# Variable of an equation is in the denominator

1. Aug 3, 2013

### mileena

1. The problem statement, all variables and given/known data

1/x - 1/a = 1/b

Solve for x

2. Relevant equations

3. The attempt at a solution

I used to be able to do this in high school, but now I am 43! Normally, I would just cross-multiply and solve for x, to get the x out of the denominator, but you cannot cross-multiply if there is more than one numerator! Does anyone know how to solve this? Thanks!

2. Aug 3, 2013

### Staff: Mentor

Hint: a*(1/a) = 1

What can you do to both sides to get rid of that 1/x?

3. Aug 3, 2013

### HallsofIvy

There are two ways to approach this:
1: Do the subtraction on the left: since the two denominators are "a" and "x", the "common denominator is ax. Multiplying numerator and denominator of the first fraction by a and the second by x, we have a/ax- x/ax= b so that (a- x)/ax= 1/b. At this point, I would multiply on both sides by abx: b(a- x)= ax so that ba- bx= ax. Can you finish this?

2. Get the x alone on one side by adding 1/a to both sides: 1/x= 1/a+ 1/b. You can add the two fractions on the right by, as before, getting a common denominator: 1/x= b/ab+ a/ab= (b+ a)/ab. Then get x by taking the reciprocal of both sides.

4. Aug 3, 2013

### mileena

Fabulous! Yes, I can do it:

ba - bx = ax

1. Factor out the b:

b(a - x) = ax

2. Distribute:

ab - bx = ax

3. Get all the x's on one side:

ab = bx + ax

4. Factor out the x:

ab = x(b + a)

5. Solve for x:

ab/(b + a) = x

Thank you! The key was finding the common denominator to make a single fraction out of the two terms (is "term" the correct word here?) or two fractions.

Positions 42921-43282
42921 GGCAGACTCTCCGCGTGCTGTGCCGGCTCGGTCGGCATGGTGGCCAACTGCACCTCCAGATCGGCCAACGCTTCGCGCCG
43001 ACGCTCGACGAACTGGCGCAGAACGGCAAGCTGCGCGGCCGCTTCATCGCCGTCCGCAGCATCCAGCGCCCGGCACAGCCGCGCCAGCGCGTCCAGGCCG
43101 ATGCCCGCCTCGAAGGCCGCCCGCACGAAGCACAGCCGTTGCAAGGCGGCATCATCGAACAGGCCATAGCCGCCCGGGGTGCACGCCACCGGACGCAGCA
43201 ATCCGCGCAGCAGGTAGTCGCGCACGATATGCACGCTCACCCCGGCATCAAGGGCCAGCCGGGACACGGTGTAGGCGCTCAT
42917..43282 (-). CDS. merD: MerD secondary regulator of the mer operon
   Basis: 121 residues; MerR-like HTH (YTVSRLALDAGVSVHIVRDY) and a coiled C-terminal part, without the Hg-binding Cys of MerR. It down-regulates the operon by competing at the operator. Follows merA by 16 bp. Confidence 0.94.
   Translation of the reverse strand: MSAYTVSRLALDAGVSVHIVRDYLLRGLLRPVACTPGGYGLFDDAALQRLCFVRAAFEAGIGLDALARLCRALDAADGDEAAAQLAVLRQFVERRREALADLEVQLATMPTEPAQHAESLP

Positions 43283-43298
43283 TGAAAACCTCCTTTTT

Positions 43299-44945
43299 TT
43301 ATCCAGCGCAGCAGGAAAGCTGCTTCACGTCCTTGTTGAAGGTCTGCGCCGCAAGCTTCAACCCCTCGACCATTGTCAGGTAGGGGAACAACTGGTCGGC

I just learned a new rule from the above:

If x/y = a/b, then y/x = b/a, provided that none of the terms here equal zero

Thank you for that too!

Last edited: Aug 3, 2013
5. Aug 3, 2013

### mileena

Ok, thanks for the hint. It's been a long time, I wasn't able to solve the above until I learned from HallsofIvy to find the common factor for the two denominators of the fractions on one side.

So here goes, using your method:

1/x - 1/a = 1/b

b(1/x - 1/a) = b(1/b)

b/x - b/a = b/b

b/x - b/a = 1

ba/xa - bx/xa = 1

(ba - bx)/xa = 1

1(xa) = 1(ba - bx)

xa + bx = ba

x(a + b) = ab

x = ab/(a + b)

Wow! Both solutions in both of my posts match. Thank you!

6. Aug 3, 2013

### Jufro

Mileena, in your first with a solution your first two steps are unnecessary.

You said to factor and distribute (virtually undoing the factoring.

It is not wrong and you came to the right answer, I just wanted to point it out so that you know you can start the problem from step 3.

7. Aug 8, 2013

### mileena

Of course you are right Jufro! Thank you.

In my preparation the last week for the pre-calculus assessment test I will be taking in a few days, I became more comfortable with that! I don't know what I was thinking when I posted that sequence.

Also, sorry for my late reply.